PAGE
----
Jim & Angela Otoski

My husband found The Oasis online and we’ve been donating what we could for a couple of years, but always wished we could actually go there.  This May, for “Discover The Oasis,” we were finally able to make it happen.

The surrounding country is breathtaking— cliffs, mountains, a long row of trees in the distance (denoting a river, perhaps), desert vistas so expansive you can watch the shadows of the clouds as they drift by overhead.

The Oasis itself, several miles past the end of the paved highway, is nestled behind a gracefully aging pecan orchard.  You might hear the birds before you can see them, but soon enough the aviaries and cages come into view.  It’s when you get out of the car that the beautiful cacophony of over 600 birds hits you.  Giving the parrots, cockatoos, and macaws a run for their money in the vocal department are chickens, geese, and even a pair of turkeys.  We were lucky enough to see the tom turkey fan his impressive tail and wiggle his technicolor wattle and snood.

The incredibly dedicated people who work at The Oasis welcomed us and unhesitatingly allowed us to help.  Far from being made to feel as if we were in the way (as has happened to some of us when we’ve volunteered for other organizations), we were treated by the folks at the Oasis as if we really were valued and useful.  We were only able to offer one day’s work, but even so we weren’t turned away.
My first job was to help hang toys in the cockatiel aviary— as if that could be called a job.  The more appropriate word would be “joy”.  One of the birds immediately landed on my shoulder and supervised my work through the hanging of several toys.  All of the little birds were inquisitive and adorable, and grateful for their new toys.  I felt like one of Santa’s elves.

It was in this aviary that I first observed the birds’ food and water.  The food was plentiful and looked quite delicious, with lots of fresh fruit and vegetables.  The staff must do an unimaginable amount of prep work every day to keep the birds in such a delectable and nutritious diet.  The water was clean and likewise plentiful.  The excellent care showed in the birds’ health, which was easy to see even for an amateur like me.  And the same meticulous attention to detail was evident in every aviary and every cage I saw.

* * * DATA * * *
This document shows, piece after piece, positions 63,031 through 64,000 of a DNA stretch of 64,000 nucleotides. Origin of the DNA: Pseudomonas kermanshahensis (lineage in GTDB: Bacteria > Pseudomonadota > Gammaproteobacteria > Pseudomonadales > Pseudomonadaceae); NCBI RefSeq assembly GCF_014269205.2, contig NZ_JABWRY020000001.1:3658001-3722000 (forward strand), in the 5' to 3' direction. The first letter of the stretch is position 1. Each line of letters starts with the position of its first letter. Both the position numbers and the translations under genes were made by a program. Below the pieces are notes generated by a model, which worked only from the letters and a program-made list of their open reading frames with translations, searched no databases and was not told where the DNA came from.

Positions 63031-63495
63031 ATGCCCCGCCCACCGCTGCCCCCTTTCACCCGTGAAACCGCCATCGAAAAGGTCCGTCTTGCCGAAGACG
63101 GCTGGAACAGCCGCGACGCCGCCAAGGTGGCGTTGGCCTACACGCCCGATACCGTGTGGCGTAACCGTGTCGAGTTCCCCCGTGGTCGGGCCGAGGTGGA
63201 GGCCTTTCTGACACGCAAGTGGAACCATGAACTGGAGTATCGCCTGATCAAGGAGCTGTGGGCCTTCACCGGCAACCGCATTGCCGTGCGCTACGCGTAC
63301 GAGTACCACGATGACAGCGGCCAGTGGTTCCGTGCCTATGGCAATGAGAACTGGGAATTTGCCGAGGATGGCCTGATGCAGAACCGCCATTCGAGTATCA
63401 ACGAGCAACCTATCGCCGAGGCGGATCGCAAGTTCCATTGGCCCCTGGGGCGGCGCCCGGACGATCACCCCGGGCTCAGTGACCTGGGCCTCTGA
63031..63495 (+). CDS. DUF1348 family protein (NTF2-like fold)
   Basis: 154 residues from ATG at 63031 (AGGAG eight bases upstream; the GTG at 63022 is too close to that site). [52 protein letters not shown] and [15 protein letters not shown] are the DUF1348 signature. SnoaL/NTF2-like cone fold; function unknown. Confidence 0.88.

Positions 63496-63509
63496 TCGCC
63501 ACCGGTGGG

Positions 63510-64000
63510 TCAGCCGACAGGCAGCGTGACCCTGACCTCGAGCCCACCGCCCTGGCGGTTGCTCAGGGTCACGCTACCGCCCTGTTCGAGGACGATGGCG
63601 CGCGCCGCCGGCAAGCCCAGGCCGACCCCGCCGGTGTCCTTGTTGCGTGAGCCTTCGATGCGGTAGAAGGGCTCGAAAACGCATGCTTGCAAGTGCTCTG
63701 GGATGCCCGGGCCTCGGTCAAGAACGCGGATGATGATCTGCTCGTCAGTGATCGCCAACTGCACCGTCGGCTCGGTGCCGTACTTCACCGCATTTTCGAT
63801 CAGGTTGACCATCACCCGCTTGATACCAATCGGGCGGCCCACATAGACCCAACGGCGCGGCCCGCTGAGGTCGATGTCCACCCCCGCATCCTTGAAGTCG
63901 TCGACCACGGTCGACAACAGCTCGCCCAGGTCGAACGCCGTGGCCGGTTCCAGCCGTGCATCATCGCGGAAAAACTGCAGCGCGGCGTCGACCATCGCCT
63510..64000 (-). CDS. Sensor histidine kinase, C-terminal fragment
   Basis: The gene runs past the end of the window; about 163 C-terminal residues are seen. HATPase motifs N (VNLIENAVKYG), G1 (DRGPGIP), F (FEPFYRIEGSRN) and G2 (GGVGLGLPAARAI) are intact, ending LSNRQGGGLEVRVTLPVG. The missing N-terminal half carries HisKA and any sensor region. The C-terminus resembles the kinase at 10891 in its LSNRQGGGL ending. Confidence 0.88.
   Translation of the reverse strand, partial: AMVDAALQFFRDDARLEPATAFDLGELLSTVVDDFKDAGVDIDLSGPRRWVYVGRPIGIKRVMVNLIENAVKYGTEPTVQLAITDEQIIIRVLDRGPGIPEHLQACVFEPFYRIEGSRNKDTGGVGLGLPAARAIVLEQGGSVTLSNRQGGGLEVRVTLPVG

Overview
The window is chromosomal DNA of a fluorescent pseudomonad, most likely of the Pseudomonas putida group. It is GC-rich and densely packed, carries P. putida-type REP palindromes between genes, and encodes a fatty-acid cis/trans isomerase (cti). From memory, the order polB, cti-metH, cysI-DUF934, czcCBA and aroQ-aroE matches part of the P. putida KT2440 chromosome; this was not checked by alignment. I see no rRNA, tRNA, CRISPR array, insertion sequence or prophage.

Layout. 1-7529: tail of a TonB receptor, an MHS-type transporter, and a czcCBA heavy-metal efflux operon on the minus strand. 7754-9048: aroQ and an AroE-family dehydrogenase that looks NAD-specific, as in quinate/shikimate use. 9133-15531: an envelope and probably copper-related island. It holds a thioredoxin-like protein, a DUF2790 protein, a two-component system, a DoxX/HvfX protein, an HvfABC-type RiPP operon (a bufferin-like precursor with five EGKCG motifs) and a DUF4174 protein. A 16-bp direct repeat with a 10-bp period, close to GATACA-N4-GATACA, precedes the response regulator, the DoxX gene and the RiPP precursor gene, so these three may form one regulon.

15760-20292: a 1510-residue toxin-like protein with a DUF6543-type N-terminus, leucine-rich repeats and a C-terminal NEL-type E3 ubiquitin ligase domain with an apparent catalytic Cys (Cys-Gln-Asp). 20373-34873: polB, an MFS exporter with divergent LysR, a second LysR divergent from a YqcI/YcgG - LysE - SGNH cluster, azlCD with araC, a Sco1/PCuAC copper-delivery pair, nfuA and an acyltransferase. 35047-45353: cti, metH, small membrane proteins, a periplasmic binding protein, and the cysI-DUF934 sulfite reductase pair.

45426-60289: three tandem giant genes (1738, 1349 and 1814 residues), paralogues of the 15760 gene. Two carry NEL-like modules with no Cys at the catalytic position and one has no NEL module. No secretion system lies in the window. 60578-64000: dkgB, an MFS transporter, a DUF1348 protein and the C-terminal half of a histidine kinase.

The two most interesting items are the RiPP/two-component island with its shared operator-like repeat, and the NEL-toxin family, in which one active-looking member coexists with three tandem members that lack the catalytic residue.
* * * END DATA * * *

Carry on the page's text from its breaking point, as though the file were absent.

After hanging a few more toys in the adjoining lory aviary, I went to help my husband, who had been assigned to rake the pole barn.  The pole barn houses mini flights and large cages, most of which hold just a few birds: up to two large birds (such as macaws), between two and four medium birds (such as Amazons or African Greys), or several smaller birds (such as cockatiels who might not have been happy in the aviary).  My husband had just about finished raking the first aisle.  Knowing him, I suspect he stopped to say hello to every bird, which might have slowed his progress somewhat.  But saying hello to birds is half the fun.  We worked together to finish the other two aisles.  If you value meditative activity, this is the job for you.  Why rake pebbles in a lifeless Zen rock garden when you can rake shards of happily munched bird toys out from under cages?  And bonus: while raking the pole barn you’re supervised by an amazing variety of curious, colorful, chatty birds.  Many of the kinds of birds there I had never even heard of before.

Our final “task” of the day was a dream come true for us.  We are owned by two African Greys, and were excited to see all of the Greys (plus two Amazons) in the gorgeous Grey Aviary (which is dedicated to the memory of Dr. Irene Pepperberg’s famous Grey colleague, Alex), so imagine our delight when we were told that next, we’d be hanging toys in the Grey Aviary.  We worked with staff member Jean and had the most enjoyable time putting together and decorating the Greys’ home with them.  At one point we had three Greys dancing and clucking along with us as we worked.  And Jean’s special Grey friend, Nigel, inspected and approved all of the toys before we hung them.  What a treat it was to return the next day and find signs of destruction under the toys we’d helped to put up.

Before we left for the day, we had the very special opportunity to meet the indoor birds in the barn, the hospital trailer, and the pumpkin trailer.  Some of the indoor birds are celebrities (for example, Gulliver the Blue-and-Gold Macaw rescued from Micronesia, and the conures from The Wild Parrots of Telegraph Hill), but all of them are unique, each with a story – sometimes a tragic story – to tell.  More than one brought tears to my eyes, especially the mother macaw who refused to abandon her disabled son.  They are still snuggled up together in their shared home inside the barn.  Every bird, no matter what its personal history, does its best to live with dignity, grace, love, and fun.  Many of the birds have found friends and mates, and truly a new life at The Oasis.

Volunteering at The Oasis was an unforgettable experience.  As much as I’ve said here, I couldn’t possibly convey or describe everything.  It was the best “vacation” I’ve personally ever had, and both my husband and I hope to repeat it— as soon as possible, and with any luck for a longer period than just one day.  Some people spend weeks at a time at The Oasis, and I can understand why.

Jim & Angela Otoski